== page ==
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Let $X$ be a smooth projective curve over an Algebraically closed field $k$. Let $k(X)$ denote its function field.

If $A, B$ are Weil divisors on $X$ such that $A$ is effective (i.e. $A\ge 0$) , then is there any (in)equality between $l(A+B)$ and $ l(B), l(A)$ ?

Here, for a Weil divisor $D$ on $X$, by $l(D)$ we denote the $k$-vector space dimension of the Riemann-Roch space $L(D):=\{f\in k(X)^*: D+ div(f)\ge 0\}\cup \{0\}$.

For a divisor $D$ on $X$, the complete linear system $|D|$ be the collection of all effective divisors which are linearly equivalent with $D$. $|D|$ can be given the structure of a projective space by identifying it with $( L(D)\setminus \{0\})/k^*$ and by that structure, $\dim |D|=l(D)-1$. Now it is known (Hartshorne, Chapter IV, Lemma 5.5) that if $D,E$ are both effective divisors, then $\dim |D|+\dim |E|\le \dim |D+E|$ i.e. $l(D)+l(E)\le l(D+E)+1$ . What I'm basically asking is that if something similar holds if we assume only one of the divisors is effective...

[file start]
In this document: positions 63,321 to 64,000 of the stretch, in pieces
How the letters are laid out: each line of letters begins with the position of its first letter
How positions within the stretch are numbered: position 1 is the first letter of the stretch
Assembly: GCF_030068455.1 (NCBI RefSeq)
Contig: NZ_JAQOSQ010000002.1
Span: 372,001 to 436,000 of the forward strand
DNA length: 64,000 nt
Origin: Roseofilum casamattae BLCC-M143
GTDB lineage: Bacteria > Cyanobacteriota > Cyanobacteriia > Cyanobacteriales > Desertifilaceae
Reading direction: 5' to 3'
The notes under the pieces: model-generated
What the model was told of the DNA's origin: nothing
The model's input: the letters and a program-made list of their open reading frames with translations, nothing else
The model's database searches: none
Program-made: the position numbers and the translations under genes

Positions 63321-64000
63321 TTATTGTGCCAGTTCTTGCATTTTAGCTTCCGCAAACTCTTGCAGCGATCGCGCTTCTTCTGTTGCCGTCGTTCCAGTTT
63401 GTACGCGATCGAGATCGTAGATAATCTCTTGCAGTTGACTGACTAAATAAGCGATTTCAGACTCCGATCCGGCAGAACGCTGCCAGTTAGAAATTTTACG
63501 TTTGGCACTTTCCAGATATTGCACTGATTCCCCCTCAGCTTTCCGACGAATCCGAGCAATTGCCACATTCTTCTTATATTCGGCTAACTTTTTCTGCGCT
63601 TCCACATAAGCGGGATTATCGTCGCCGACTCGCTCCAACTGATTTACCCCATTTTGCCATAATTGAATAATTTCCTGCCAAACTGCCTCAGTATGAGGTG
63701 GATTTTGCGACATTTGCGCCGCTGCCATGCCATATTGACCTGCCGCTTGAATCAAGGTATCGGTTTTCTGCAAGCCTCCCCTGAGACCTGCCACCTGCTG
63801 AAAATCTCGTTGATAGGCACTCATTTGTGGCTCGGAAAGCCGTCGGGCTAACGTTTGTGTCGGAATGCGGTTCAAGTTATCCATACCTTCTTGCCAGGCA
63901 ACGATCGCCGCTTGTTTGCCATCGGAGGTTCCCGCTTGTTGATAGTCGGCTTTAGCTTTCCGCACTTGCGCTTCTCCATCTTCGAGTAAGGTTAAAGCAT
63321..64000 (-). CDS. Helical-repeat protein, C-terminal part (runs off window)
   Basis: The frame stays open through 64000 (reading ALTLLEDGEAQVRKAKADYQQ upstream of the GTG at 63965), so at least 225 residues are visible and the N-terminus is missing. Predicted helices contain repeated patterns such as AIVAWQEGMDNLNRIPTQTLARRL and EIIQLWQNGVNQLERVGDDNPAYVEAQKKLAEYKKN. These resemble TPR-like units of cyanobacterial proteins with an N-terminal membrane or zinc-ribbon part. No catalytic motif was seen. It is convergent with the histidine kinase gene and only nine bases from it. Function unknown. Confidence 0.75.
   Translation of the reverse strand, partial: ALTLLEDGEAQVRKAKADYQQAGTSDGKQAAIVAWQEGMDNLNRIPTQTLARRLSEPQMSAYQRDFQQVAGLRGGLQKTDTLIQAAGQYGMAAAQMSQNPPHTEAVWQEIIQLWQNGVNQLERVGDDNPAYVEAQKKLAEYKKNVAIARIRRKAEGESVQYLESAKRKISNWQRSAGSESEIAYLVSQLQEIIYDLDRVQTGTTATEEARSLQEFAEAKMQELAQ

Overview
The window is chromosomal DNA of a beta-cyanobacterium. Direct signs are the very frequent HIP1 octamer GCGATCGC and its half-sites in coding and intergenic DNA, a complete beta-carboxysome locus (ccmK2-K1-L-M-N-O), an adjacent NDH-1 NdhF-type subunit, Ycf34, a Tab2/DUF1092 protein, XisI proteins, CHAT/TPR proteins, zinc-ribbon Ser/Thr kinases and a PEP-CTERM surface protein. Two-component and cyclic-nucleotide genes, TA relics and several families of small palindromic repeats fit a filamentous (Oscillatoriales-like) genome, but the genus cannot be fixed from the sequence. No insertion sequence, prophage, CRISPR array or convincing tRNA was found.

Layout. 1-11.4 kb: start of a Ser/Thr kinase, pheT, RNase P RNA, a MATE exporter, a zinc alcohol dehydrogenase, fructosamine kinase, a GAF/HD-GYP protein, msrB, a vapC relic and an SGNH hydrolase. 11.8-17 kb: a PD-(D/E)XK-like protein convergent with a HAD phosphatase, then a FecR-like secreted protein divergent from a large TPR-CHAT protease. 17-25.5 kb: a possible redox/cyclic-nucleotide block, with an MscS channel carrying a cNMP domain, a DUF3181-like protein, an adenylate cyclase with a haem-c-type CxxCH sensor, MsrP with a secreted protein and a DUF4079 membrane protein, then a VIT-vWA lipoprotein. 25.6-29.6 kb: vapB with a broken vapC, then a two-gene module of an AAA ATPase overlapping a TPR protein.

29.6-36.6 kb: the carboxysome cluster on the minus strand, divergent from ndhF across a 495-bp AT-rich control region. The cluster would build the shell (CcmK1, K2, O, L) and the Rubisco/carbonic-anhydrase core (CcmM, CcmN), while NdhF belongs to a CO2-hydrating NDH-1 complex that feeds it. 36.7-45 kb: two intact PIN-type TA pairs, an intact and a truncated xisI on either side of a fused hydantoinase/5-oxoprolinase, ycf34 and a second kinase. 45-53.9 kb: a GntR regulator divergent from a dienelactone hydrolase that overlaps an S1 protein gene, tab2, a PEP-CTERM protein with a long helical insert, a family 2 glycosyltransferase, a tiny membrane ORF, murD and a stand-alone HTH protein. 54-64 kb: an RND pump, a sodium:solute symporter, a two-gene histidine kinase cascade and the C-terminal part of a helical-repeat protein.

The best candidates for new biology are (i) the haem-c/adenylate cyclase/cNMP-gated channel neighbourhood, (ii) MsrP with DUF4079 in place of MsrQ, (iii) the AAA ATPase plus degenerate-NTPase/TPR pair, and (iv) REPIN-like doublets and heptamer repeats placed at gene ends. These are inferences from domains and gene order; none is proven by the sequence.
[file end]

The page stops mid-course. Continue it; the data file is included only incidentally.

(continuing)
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If $D$ and $E$ are linearly equivalent to effective divisors, this is OK from what's in Hartshorne, as both sides are invariant under linear equivalence.

If $E$, say, is not linearly equivalent to an effective divisor, then $l(E)=0$, so your desired inequality is $l(D) \leq l(D+E) +1$. It is easy to produce counterexamples to this. We can take $E$ to be a very negative divisor, or, alternately, we can take $D$ to be $k$ times the hyperplane class on a hyperelliptic curve of genus $g>2k$ and $E$ to be a generic divisor of degree $0$, which will give $l(D) = k+1$ and $l(D+E)=0$. One can even make examples with $E$ of positive degree.

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  • $\begingroup$ Agh yes of-course I should have added that both my divisors have positive degree (otherwise, as you say, it's very easy to get counterexamples) ... what would be a counterexample with a divisor of positive degree ? $\endgroup$ – Louis Jun 21 '20 at 2:00
  • $\begingroup$ @Louis The simplest example would be $D$ the hyperelliptic divisor on a hyperelliptic curve of genus $>3$, so that $l(D)=2$, and $E$ a generic divisor of degree $1$, so that $D+E$ is a generic divisor of degree $3$, which means $l(D+E)=0$ since $3<g$. $\endgroup$ – Will Sawin Jun 21 '20 at 2:02

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